nep-hrm New Economics Papers
on Human Capital and Human Resource Management
Issue of 2022‒12‒19
four papers chosen by
Patrick Kampkötter
Eberhard Karls Universität Tübingen

  1. The Big Three and Board Gender Diversity: The Effectiveness of Shareholder Voice By Todd A. Gormley; Vishal K. Gupta; David A. Matsa; Sandra C. Mortal; Lukai Yang
  2. Job Changing Frequency and Experimental Decisions: A Field Study of Migrant Workers in the Manufacturing Industry By Li, Lingfang (Ivy); Wu, Yuting; Zhu, Xun; Chu, Rongwei; Hung, Iris
  3. Does Working from Home Work? A Natural Experiment From Lockdowns By Shen, Lucas
  4. How Substitutable Are Workers? Evidence from Worker Deaths By Jäger, Simon; Heining, Jörg

  1. By: Todd A. Gormley; Vishal K. Gupta; David A. Matsa; Sandra C. Mortal; Lukai Yang
    Abstract: In 2017, “The Big Three” institutional investors launched campaigns to increase gender diversity on corporate boards. We estimate that their campaigns led American corporations to add at least 2.5 times as many female directors in 2019 as they had in 2016. Firms increased diversity by identifying candidates beyond managers’ existing networks and by placing less emphasis on candidates’ executive experience. Firms also promoted more female directors to key board positions, indicating firms’ responses went beyond tokenism. Our results highlight index investors’ ability to effectuate broad-based governance changes and the important impact of investor buy-in in increasing corporate-leadership diversity.
    JEL: G34 J71 M12 M14
    Date: 2022–11
  2. By: Li, Lingfang (Ivy); Wu, Yuting; Zhu, Xun; Chu, Rongwei; Hung, Iris
    Abstract: Migrant workers form a very important part of the labor force in the economic development of many countries. Their turnover decisions may affect the stability of the performance of manufacturing industries. It is important to understand what kind of individual behavioral preferences may affect their job changing frequency. This study conducts a lab-in-the-field experiment through a large online-to-offline job-matching platform to elicit manufacturing migrant workers’ preferences, such as uncertainty attitudes, intertemporal choices and social preferences, especially difference aversion. The study also surveyed their demographic characteristics and other factors related to their job choices. We find that subjects who are more risk seeking change jobs more frequently. We also use the job record data from the platform and conduct empirical analysis to investigate one explanation of this result: risk-seeking subjects possess more optimistic expectations of potential job opportunities and they are more likely to sample different jobs and thus generate higher job changing frequency. Our findings may help policy-makers and employers design policies or mechanisms to prevent exorbitant job-changing behavior.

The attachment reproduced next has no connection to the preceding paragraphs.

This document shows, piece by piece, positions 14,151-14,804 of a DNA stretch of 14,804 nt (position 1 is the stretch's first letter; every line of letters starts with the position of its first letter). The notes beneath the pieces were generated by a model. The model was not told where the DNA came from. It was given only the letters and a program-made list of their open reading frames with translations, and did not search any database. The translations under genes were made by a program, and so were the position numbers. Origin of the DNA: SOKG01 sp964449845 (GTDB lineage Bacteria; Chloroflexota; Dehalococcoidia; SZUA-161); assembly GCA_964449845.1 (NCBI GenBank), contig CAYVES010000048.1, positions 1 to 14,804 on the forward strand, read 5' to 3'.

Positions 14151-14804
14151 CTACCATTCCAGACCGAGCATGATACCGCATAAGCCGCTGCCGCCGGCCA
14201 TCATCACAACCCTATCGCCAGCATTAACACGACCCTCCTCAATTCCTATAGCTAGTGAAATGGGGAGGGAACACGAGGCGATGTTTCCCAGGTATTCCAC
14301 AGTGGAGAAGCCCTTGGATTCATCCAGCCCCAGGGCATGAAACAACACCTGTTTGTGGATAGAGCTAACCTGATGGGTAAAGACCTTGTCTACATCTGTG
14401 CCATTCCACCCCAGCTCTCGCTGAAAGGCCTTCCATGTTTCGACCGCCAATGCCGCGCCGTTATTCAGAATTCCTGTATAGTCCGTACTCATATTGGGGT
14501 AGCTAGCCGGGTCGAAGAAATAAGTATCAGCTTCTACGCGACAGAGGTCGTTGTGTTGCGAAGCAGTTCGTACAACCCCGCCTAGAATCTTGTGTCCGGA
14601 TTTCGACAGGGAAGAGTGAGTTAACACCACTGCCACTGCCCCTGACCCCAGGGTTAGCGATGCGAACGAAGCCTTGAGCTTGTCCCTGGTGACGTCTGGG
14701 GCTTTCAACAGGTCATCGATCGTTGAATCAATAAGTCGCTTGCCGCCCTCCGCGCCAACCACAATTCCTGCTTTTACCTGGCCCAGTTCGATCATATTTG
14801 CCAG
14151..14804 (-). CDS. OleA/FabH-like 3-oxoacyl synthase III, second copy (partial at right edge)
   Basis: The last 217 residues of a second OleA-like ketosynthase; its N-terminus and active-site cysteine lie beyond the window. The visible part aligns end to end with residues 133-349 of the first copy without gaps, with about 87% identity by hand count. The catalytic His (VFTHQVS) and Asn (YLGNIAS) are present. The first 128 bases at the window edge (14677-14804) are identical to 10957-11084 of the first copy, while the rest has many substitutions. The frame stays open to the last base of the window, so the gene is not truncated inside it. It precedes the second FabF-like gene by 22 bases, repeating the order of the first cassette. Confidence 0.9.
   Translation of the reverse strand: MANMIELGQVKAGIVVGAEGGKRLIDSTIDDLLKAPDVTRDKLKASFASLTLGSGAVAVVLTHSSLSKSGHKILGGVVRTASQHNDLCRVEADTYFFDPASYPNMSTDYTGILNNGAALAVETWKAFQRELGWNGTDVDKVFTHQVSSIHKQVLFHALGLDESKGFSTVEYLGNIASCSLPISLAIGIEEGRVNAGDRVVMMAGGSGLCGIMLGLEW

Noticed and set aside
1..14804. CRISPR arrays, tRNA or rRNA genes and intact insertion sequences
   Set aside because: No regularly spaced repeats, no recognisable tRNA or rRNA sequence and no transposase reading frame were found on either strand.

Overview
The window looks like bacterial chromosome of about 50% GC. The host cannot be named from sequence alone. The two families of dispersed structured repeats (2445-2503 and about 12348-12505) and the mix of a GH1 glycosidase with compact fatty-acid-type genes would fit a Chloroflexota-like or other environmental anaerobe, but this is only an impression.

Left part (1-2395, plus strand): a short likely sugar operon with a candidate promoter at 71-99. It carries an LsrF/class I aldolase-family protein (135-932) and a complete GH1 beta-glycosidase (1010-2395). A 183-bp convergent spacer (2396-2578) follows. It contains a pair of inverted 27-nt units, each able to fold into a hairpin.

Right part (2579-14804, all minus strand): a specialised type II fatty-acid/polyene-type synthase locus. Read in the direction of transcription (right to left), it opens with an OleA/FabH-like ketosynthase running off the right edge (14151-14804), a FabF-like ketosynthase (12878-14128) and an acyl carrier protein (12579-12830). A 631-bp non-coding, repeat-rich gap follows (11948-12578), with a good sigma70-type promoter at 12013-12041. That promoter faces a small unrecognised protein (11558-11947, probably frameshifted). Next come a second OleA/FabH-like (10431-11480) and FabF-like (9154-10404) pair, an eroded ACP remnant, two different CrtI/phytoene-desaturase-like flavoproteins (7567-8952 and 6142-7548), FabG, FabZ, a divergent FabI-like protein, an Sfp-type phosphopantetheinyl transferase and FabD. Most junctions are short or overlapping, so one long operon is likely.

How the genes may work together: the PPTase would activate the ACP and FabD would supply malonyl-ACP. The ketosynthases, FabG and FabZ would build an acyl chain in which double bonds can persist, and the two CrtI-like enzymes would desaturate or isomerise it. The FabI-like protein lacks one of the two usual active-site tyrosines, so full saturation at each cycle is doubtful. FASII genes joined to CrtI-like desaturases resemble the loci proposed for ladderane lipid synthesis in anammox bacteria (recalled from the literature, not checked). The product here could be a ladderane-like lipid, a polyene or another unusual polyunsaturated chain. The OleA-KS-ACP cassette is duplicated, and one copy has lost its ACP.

Keywords: migrant worker, preference, job turnover, job search, experiment
    JEL: C91 J01
    Date: 2022
  3. By: Shen, Lucas
    Abstract: Using tracked changes from a large open-source software platform, this paper studies how working from home affected the output of individuals working in tech. The basis of the natural experiment comes from idiosyncratic and state-imposed workplace closures during the COVID-19 pandemic. I find a negative but almost-negligible change in individual-level output of 0.5 percent (standard error of 0.091 percent). Overall, and based on descriptive analyses of the timestamped data, tracked changes in software development cadences approximate regular work activity and provide a useful avenue for future studies of work.
    Keywords: Real-time data; Work from home; GitHub; Labor economics
    JEL: C81 J01 J24 M54 O3
    Date: 2022–11
  4. By: Jäger, Simon (IZA); Heining, Jörg (Institute for Employment Research (IAB), Nuremberg)
    Abstract: We estimate how exogenous worker exits affect firms' demand for incumbent workers and new hires. Drawing on administrative data from Germany, we analyze 34,000 unexpected worker deaths, which, on average, raise the remaining workers' wages and retention probabilities. The average effect masks substantial heterogeneity: Coworkers in the same occupation as the deceased see positive wage effects; coworkers in other occupations experience wage decreases when a high-skilled or specialized worker dies. Our findings imply substantial replacement costs, which are larger in thin markets and when skills are specialized.
    Keywords: hiring costs, human capital specificity, labor market thickness
    JEL: J20 J30 J63
    Date: 2022–11

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